I threw in my linkedin profile into my hackernews profile. Feel free to add me. I just listed stuff protecting the app, there's additional strategies to secure the API including low-level pack inspection to detect proxies by looking at attributes like TCP timestamp or window size scale. Proxy-based attacks are the most common when it comes to financial fraud as the hackers aren't US-based but need a residential US IP to avoid detection and IP ACLs.
You know, mobile ads companies resort to borderline exploits to fight botting, but even they loose out.
Lockdown is a useless measure, from my experience. Both IOS and Android ad nets croak under 60-70% bot traffic.
Short of only authorizing on entire pairs or groups of people vouching for each other at the same time, like missile launch officers or bigger groups, it seems a really tough problem to comprehensively solve if you are only given a plastic card and one person standing in front of you (literally or figuratively) to base your decision upon.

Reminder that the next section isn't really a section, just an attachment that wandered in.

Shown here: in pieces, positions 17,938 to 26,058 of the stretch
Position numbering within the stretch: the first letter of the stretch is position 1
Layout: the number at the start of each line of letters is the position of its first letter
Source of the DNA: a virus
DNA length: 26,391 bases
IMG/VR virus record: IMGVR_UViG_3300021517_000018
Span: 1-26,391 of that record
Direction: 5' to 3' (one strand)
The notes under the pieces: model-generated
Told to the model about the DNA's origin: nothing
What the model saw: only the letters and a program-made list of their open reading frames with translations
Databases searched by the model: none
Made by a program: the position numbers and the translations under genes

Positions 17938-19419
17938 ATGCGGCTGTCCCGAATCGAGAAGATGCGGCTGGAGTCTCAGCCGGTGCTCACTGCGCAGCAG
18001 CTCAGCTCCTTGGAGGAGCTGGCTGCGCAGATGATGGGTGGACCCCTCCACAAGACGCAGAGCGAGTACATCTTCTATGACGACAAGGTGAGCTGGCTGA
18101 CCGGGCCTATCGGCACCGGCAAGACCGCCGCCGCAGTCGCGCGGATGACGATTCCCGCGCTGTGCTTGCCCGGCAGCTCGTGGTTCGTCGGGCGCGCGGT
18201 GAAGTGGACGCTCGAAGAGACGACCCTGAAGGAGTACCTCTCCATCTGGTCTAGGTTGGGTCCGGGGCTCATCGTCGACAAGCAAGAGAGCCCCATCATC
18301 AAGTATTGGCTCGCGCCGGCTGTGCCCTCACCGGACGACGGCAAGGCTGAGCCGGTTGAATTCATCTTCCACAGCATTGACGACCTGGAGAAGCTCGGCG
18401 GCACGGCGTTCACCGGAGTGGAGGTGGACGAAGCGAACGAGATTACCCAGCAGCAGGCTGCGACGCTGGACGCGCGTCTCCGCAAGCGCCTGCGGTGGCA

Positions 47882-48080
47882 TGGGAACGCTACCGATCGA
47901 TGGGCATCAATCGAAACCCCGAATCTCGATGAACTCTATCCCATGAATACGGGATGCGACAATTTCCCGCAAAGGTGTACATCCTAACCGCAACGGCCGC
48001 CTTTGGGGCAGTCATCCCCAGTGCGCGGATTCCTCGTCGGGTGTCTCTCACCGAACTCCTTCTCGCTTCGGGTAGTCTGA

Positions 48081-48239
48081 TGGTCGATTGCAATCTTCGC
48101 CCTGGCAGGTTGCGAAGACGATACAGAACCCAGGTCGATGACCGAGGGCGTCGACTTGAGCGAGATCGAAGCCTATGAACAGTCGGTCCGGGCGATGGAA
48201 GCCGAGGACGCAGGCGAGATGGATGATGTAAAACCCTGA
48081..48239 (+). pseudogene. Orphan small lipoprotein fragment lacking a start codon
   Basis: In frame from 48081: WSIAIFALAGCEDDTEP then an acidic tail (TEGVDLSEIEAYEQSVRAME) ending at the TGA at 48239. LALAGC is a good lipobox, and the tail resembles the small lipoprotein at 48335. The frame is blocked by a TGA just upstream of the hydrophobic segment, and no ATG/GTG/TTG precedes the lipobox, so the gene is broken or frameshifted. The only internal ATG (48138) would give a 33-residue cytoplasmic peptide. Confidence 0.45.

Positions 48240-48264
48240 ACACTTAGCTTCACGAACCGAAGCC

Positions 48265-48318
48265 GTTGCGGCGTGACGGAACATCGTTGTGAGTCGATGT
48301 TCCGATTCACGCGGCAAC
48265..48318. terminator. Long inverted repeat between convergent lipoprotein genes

Perhaps, but it's also a great cover story for banks to pry into more of your personal or business details than they really have any need or right to know.
For example, one of my businesses in the UK was flagged for a KYC procedure by its bank after several years with them. We'd provided the usual basic information about the business and its officers when opening the facilities with them. Nothing unusual had happened recently to suggest a significant change. And yet suddenly, we're getting annoying pop-ups every time we go onto online banking, demanding that we complete an extensive and poorly presented questionnaire that seemed to want far more information than any bank had apparently required to "know" us previously.